If you do not happen to be an expert in computer networking algorithms, the headline description of US Patent #7339900 may seem a little mysterious to you: “Method and apparatus for preventing spanning tree loops during traffic overload conditions.” The lay reader might be forgiven for thinking it involves some kind of innovation to help city planners route automobile traffic around fallen trees. But in fact, Patent #7339900—one of more than a hundred held by pioneering network designer Radia Perlman— is a tool for stabilizing information traffic, not automotive. When you connect your local Ethernet network—your computers and smart TVs and game consoles—to the wider Internet, and the information flows reliably between those two networks, that connection is quietly made possible by innovations like those described in Patent #7339900.
Our understanding of networks—how to make them stable, self-correcting, efficient—is a remarkably young science, given how much the modern world now relies on the consistent flow of information across them. We tend to focus on the glittery applications that we interact with directly—TikTok and Chrome and Spotify—but all those apps would be worthless without the quiet miracle of stable network architecture, seamlessly connecting servers and routers all around the world. That architecture was the product of many minds, each contributing small pieces to the puzzle that over time has given us the network stability that the entire world depends on. Radia Perlman contributed more than her fair share of those pieces over her long career—and probably did as much as anyone to explain how stable networks worked, teaching a whole generation of network designers in her wake.
But if US Patent #7339900 is only part of the story of the network revolution—one of many patented breakthroughs that have long been neglected by the very people who benefit from them—it does stand out from the pack in one crucial respect: it is probably the only software patent on record that features a poem.
The fact that Radia Perlman is now a member of the Internet Hall of Fame, and is widely considered to be one of the pioneers behind the networking revolution, would have likely surprised Perlman herself growing up in suburban New Jersey in the 1960s. “There's this stereotype of engineers that they always took things apart,” she says now with a smile. “I never took anything apart. It never occurred to me to do that. I would have assumed that I would break it or get electrocuted or something.”
We sometimes forget that while software became a field dominated by men in the 80s and 90s—now thankfully trending back towards a more gender-diverse mix—many influential earlier programmers in the 1960s were women, like Grace Hopper, creator of the COBOL programming language. But while Perlman got a taste of programming in her high school years, when a teacher encouraged her to take an outside class on computer science at the Stevens Institute of Technology, the initial encounter was not exactly an encouraging one.
In addition to assisting with the creation of COBOL, Hopper—who was both a Navy Rear Admiral and a computer scientist—also devised one of the very first compilers, a now essential resource that enables programmers to translate human-readable instructions to the zeroes and ones of binary code. But Hopper was only one of many female coders from that period. Six women were in charge of writing the software for ENIAC, the first programmable digital computer, developed in the 1940s. More than a quarter of all programmers in the 1960s were women. (By comparison, only about 4% of lawyers were women back then.) The percentage of female coders peaked in 1990, and since then has retreated to the level it was back in Grace Hopper’s day.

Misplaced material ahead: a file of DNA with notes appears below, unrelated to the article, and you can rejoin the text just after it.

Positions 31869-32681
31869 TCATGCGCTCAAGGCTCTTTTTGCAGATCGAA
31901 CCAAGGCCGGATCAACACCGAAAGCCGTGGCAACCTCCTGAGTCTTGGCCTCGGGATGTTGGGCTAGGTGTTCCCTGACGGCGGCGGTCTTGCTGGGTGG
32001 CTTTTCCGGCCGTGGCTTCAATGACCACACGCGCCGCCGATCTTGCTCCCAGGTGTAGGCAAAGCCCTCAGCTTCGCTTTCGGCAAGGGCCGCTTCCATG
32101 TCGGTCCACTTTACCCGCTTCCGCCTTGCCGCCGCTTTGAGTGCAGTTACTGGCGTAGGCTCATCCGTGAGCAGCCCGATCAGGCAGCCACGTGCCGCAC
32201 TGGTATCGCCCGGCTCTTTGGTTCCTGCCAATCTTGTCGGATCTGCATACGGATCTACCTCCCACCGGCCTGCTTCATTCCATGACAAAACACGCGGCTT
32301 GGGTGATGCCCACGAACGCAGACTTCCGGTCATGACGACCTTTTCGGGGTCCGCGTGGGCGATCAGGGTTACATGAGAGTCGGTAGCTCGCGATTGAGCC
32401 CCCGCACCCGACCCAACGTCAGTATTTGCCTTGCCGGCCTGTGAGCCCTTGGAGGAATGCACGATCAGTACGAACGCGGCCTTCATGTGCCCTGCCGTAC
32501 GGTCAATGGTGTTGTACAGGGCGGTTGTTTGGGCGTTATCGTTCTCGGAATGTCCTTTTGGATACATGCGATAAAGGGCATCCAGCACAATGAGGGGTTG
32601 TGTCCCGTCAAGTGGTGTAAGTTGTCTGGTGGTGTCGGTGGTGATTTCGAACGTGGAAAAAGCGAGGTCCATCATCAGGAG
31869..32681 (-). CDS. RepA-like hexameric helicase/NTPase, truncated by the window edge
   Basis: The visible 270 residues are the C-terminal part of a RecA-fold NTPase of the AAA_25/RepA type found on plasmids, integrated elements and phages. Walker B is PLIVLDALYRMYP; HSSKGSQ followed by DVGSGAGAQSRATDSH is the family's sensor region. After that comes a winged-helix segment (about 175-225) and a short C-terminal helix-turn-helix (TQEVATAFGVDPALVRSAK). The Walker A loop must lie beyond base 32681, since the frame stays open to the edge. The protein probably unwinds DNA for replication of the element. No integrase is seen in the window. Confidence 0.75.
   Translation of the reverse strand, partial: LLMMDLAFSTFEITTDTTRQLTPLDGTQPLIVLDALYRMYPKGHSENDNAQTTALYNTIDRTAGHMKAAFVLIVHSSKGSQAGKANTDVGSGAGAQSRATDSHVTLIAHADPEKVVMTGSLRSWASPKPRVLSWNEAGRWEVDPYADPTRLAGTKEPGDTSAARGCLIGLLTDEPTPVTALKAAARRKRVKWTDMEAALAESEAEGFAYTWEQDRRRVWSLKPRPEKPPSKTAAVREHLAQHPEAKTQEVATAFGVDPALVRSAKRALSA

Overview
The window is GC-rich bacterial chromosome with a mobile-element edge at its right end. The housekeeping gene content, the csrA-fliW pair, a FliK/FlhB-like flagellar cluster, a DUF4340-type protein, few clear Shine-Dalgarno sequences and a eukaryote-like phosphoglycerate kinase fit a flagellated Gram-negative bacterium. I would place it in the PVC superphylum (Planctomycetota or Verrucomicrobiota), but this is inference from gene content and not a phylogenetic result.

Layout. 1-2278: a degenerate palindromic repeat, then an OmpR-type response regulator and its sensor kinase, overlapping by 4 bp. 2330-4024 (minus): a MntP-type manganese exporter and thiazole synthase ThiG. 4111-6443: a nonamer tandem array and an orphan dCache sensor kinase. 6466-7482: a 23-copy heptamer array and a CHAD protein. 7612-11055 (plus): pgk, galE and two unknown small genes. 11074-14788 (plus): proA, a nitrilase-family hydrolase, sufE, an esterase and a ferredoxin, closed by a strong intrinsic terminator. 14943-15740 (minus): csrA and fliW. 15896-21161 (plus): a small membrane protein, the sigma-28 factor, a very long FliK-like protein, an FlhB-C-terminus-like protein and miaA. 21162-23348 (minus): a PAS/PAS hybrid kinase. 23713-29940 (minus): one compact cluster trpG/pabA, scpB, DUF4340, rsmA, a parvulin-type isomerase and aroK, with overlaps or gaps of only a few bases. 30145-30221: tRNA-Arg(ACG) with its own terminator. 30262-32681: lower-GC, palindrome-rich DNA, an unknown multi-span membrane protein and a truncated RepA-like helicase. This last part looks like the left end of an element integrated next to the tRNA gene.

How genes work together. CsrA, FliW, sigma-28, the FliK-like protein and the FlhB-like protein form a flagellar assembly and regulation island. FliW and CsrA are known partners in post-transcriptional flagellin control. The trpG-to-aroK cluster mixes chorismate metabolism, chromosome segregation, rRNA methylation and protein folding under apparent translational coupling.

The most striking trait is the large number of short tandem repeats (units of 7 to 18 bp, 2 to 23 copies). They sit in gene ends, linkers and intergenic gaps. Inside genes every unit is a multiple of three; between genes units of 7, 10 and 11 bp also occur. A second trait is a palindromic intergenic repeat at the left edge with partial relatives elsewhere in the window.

“Everyone was bragging about how they had built ham radios when they were seven. I had no idea what a ham radio was,” she recalls. “And then they were asking questions with fancy words, like input. I had no idea what that meant, and so my mind shut down. I got nothing out of that class because I felt I was so many years behind, I’d never catch up. If someone had asked me what I was interested in doing, I would have said: Oh anything, as long as it's reasonably interesting—and as long as it doesn't involve computers,” she adds. “When I learned to program a few years later, I realized it was fun and not difficult, but this experience made me understand the sense of panic that can cause someone perfectly capable of learning something to fail because they believe they cannot do it.”
Shortly after that unpromising taste of programming at Stevens, Perlman enrolled as an undergrad at MIT, one of only 50 women in a freshman class of roughly a thousand. In an interview with The Atlantic several years ago, Perlman recalled that women were so scarce on the MIT campus that she’d find herself startled when she encountered another woman in her classes. “I’d notice that it kind of looked weird…this other gender person looking curiously out of place in the crowd. I’d have to remind myself that I was also that 'other gender.'"